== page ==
6 Things I’ve Learned in 6 Years of Marriage.

Tomorrow, my husband and I will celebrate six years of marriage. This day six years ago, I was busy hanging tulle from the ceiling, putting ornaments on the largest tree I’ve ever seen, spreading sparkly snowflakes literally everywhere, and other crazy ideas my bride-mind had created. At the time, the wedding seemed like such a huge part of marriage—everything must be perfect to start our marriage off right. While I did love our wedding day, I realize now it was just a very small part of our marriage journey.

I am in no way a seasoned marriage expert, but, as of tomorrow, I will have six years of experience, and I want to share a few encouragements of how God has grown me in my love both for Him and for my husband these past six years.

1.    Give your spouse the same grace you received.

While this list is in no particular order, this lesson is one that has been hardest for God to teach me. As someone who struggles with perfectionism, it is easy for me to load unrealistic expectations not only on myself but also on my husband. God’s grace is a precious truth that I cling to every day as my flesh attempts to condemn me for my many imperfections. Yet when I greet my husband at the end of the day, I am so stingy with that same grace.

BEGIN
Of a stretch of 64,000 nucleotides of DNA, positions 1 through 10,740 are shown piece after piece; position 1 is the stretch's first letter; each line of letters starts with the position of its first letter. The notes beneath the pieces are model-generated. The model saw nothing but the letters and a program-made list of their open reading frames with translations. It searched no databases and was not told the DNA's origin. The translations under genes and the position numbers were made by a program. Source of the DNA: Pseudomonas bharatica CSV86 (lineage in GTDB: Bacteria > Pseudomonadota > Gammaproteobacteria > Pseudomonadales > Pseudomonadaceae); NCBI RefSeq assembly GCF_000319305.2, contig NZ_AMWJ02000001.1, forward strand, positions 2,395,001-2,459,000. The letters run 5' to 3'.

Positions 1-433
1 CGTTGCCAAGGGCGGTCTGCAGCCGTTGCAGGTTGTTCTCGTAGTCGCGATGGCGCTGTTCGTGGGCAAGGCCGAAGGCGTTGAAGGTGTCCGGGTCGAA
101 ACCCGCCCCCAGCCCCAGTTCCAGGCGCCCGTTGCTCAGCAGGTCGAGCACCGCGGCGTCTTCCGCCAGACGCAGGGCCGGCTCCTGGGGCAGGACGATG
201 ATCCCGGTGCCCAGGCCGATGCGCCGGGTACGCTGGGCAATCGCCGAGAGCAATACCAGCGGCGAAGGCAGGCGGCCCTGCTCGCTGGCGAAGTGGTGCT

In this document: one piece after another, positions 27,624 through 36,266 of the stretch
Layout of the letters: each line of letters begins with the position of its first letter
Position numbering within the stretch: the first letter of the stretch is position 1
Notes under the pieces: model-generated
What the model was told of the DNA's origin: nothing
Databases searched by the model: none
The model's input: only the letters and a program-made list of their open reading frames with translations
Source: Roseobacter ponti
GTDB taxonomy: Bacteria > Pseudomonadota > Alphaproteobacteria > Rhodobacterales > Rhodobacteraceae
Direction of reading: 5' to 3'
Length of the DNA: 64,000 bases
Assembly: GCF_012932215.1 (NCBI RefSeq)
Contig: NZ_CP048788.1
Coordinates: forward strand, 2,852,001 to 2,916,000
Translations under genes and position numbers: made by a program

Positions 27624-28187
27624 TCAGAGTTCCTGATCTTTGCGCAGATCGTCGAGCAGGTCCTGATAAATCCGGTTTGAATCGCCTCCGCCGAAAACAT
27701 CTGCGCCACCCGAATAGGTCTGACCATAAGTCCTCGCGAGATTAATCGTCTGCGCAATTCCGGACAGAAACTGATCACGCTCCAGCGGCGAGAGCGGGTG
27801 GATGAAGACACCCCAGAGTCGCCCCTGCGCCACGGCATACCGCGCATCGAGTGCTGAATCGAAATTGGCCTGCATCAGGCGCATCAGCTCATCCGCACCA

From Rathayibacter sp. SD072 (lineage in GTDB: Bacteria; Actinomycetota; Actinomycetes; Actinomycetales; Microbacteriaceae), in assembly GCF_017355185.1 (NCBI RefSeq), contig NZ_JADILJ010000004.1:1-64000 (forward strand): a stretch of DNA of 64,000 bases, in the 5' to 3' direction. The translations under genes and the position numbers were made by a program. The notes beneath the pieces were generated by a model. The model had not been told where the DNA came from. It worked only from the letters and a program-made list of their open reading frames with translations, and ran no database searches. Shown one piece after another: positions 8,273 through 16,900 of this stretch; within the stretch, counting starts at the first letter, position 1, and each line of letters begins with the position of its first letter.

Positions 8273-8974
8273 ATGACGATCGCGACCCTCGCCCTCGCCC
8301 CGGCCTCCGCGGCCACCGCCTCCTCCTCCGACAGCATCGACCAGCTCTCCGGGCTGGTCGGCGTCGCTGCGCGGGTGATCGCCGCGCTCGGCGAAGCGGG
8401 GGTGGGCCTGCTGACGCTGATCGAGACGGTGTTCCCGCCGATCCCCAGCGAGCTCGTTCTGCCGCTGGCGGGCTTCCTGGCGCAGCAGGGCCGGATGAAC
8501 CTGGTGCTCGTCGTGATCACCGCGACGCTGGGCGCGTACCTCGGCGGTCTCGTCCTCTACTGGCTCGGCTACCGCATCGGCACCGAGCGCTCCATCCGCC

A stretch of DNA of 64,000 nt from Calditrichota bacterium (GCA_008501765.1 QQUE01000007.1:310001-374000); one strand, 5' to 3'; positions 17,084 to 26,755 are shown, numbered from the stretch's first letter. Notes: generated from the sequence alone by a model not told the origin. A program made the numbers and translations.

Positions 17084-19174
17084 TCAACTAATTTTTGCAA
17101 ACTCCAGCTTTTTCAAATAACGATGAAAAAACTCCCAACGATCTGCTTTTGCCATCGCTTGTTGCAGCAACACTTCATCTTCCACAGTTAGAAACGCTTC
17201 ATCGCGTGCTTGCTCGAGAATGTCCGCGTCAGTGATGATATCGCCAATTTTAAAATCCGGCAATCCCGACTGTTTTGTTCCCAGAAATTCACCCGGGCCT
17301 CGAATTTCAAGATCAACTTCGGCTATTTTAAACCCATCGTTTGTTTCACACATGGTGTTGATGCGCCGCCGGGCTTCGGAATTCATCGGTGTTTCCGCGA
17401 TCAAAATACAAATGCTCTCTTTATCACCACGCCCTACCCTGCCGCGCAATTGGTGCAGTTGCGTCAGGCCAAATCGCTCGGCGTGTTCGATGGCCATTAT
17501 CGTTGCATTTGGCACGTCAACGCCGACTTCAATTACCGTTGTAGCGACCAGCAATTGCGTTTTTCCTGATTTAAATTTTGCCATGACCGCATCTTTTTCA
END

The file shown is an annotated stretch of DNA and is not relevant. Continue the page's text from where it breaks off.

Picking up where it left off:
When I would get impatient or resentful to my husband for a mistake, I would ask myself, “How would I want to be treated if I had made the exact same mistake?” That simple thought helps me remember that I am an imperfect woman married to an imperfect man, both clinging to the grace and mercy of Christ every day. Show your spouse the same “grace upon grace” you have received from God.

2.    Confess your sins to your husband.

As I mentioned before, I struggle with perfectionism and admitting my failures. Often when I commit a sin against my husband, I want to pretend that it never happened, that I never made a mistake. In my sinful heart, I think that by admitting I am imperfect, Joseph will love me less. But my husband has shown me grace and mercy time and time again as I have had to say the words “I’m sorry” (often for repeat offenses).